One of the things I like most about my car is the voice-control features and search features that allow me to do things like turn on the air conditioning, or search for a Chevron gas station to find high-octane fuel.
The voice controls in my car rely on a couple of different technologies such as Apple Siri off my connected iPhone and Google voice. Through those two technologies, I can search with my voice for just about anything. The results are pretty accurate.
Experts at OC&C Strategy Consultants in 2018 expected smart speakers to fuel growth, suggesting voice shopping would catapult a $2 billion business to $40 billion by 2022. That doesn't seem to be the case.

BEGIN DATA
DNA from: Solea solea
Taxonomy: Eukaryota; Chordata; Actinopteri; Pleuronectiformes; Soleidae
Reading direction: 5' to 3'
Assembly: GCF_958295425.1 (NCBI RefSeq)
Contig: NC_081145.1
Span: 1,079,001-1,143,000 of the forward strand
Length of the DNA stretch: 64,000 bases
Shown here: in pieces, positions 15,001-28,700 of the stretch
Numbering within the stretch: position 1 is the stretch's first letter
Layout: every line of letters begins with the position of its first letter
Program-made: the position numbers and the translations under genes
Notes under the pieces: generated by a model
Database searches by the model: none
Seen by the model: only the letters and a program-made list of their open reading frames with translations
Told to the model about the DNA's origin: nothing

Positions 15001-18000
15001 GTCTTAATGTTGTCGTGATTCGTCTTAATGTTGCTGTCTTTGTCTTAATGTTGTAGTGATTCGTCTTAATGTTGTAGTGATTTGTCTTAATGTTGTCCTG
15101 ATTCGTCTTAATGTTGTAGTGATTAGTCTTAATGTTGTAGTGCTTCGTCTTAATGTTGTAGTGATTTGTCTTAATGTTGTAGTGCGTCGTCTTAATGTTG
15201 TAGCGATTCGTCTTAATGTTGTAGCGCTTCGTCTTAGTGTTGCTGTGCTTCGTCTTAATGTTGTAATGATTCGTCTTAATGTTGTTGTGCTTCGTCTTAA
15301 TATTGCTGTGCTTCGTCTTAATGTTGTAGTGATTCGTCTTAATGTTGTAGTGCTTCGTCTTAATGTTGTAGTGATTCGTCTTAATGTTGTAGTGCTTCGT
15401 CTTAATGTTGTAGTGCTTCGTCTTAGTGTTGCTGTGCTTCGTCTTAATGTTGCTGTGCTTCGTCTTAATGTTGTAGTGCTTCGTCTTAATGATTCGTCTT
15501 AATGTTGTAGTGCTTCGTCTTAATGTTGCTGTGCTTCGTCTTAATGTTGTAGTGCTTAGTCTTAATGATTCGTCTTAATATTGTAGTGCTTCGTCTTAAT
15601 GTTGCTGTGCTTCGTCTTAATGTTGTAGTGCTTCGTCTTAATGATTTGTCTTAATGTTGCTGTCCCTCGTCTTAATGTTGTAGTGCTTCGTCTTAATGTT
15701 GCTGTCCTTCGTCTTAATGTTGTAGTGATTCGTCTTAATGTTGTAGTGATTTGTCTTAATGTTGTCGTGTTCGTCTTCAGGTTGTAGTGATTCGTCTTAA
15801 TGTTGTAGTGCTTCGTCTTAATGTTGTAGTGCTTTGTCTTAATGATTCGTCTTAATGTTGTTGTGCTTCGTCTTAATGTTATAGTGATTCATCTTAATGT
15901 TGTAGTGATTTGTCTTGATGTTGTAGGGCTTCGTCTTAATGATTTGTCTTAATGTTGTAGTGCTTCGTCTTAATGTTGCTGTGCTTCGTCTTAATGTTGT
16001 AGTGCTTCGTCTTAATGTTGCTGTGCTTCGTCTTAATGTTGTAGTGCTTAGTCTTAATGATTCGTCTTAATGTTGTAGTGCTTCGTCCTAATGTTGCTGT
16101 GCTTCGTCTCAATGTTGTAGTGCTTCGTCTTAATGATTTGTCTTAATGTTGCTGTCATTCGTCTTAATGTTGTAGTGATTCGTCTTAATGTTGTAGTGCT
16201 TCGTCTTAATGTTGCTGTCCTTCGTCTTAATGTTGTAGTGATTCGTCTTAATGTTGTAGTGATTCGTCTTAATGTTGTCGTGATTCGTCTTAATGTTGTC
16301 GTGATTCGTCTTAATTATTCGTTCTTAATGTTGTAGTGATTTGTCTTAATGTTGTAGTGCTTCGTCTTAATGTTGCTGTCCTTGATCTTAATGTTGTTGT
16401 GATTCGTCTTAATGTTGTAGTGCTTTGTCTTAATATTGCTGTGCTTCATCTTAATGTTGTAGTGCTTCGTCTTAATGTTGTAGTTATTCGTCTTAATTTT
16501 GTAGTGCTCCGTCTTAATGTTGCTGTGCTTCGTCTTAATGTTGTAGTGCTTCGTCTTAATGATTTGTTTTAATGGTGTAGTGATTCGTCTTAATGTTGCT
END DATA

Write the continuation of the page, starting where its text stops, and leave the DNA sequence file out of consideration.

Despite the avid use of voice search by myself and others, data from The Manifest released today reveals that people use voice search less today, compared with a few years ago, despite benefits like accessibility and conveniences.
The Manifest surveyed a group of 494 people in the U.S. this year about their voice-search habits, and found that while consumers still use voice-search technology, the frequency has decreased.
A similar study by The Manifest, conducted in 2018, said that 53% of respondents use voice search once a week, but only 18% of respondents use it as frequently in 2021 -- citing that security concerns, the COVID-19 pandemic and frustration over poor results may be linked to the decline, according to the data.
In 2021, nearly 60% of respondents claim they never use voice search.
The data suggests that voice search has decreased in popularity in the past four years.
While the use of voice search has decreased, different age groups still use it differently.
For active users of voice-search technology, like myself, different age groups use it for different reasons.